I have a rough draft of new novel completed (yea!), and people are offering (wanting!) to read it. One offer is from a somewhat well-know writer who will give me a good blurb if he likes it. And the other offer is from a fan/editor who will give me good feedback if it needs work. Great news for me on both.
The novel is completed, a fully developed story, and I'm a little nervous about sending it out. What I didn’t do this time was have beta readers review the story as I was writing, offering their input on the story development. When I was writing The Sex Club, I sent the first 100 pages to a story consultant and got great feedback from her. When I was writing Secrets to Die For, I sent the first hundred pages to several beta readers—because a lot of people seemed to think it was necessary to getting published—and the comments from them were so contradictory, they were useless to me.
One reader said, “I love the date/time references at the beginning of every chapter because it adds to the sense of urgency.” Another said, “I found the date/time references annoying.” One reader loved the cliffhangers at the end of chapters. Another hated them. One reader didn’t like that the mother was a drug addict, which was the underlying premise for the opening of the story.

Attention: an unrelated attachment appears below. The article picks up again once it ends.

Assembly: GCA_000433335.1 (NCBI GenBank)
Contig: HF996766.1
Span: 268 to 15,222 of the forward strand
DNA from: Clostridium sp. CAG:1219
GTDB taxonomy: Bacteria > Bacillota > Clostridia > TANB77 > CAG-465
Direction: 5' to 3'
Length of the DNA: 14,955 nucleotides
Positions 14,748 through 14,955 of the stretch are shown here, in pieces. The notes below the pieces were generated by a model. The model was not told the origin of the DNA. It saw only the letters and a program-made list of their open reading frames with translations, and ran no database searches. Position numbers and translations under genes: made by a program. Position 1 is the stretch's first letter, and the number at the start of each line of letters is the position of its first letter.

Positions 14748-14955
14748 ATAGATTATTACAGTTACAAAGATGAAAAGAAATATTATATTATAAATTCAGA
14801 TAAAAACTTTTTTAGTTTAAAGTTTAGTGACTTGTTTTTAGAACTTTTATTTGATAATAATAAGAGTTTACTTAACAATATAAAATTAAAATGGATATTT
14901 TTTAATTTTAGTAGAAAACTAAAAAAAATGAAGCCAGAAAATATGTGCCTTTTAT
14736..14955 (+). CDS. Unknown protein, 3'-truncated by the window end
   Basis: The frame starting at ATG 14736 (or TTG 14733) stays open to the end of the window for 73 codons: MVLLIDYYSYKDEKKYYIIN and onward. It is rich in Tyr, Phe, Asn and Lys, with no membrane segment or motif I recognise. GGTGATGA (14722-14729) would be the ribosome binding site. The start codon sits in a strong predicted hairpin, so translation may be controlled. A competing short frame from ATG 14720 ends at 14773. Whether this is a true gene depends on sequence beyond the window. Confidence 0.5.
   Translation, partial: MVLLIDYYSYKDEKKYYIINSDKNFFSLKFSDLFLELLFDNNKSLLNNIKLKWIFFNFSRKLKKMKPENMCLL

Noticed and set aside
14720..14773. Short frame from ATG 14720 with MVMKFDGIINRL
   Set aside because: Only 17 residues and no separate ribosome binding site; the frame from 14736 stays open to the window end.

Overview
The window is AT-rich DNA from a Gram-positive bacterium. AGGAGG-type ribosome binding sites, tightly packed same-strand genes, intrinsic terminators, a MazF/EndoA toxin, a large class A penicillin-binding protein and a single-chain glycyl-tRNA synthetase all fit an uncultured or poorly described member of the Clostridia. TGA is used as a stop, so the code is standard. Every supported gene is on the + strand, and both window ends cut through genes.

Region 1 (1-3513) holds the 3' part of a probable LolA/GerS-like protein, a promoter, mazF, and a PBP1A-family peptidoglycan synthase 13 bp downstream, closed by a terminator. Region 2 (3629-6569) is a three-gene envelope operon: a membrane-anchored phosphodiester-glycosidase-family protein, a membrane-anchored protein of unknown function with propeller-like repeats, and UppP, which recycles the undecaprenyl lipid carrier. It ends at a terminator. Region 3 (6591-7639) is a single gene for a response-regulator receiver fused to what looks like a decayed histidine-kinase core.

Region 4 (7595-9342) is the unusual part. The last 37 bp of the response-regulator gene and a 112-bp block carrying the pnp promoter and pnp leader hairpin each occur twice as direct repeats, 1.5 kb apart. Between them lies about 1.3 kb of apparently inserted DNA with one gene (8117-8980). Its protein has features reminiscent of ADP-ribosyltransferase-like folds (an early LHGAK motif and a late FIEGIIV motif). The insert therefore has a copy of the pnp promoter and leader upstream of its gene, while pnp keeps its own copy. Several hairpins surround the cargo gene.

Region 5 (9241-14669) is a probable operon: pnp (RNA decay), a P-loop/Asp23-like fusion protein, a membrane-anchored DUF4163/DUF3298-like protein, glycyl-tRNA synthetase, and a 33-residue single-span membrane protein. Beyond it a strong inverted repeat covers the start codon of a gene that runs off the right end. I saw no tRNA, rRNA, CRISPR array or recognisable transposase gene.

When you have beta readers offering completely different ideas about what they like and don’t like, ultimately, you have decide how you want your story to go. In another blog discussion, several writers said they often ignore what their writing group suggests because it’s not how they see the story.
I write rather unusual crime stories, so maybe that’s a factor. Maybe beta readers are more useful in some genres than others. I'm thinking about this now because I'm outlining my next novel and wondering if I should get some feedback.
What do you think? Are beta readers useful? Has a beta reader ever improved or saved your story?
My Name is Revenge, Ashley Kalagian Blunt
3 hours ago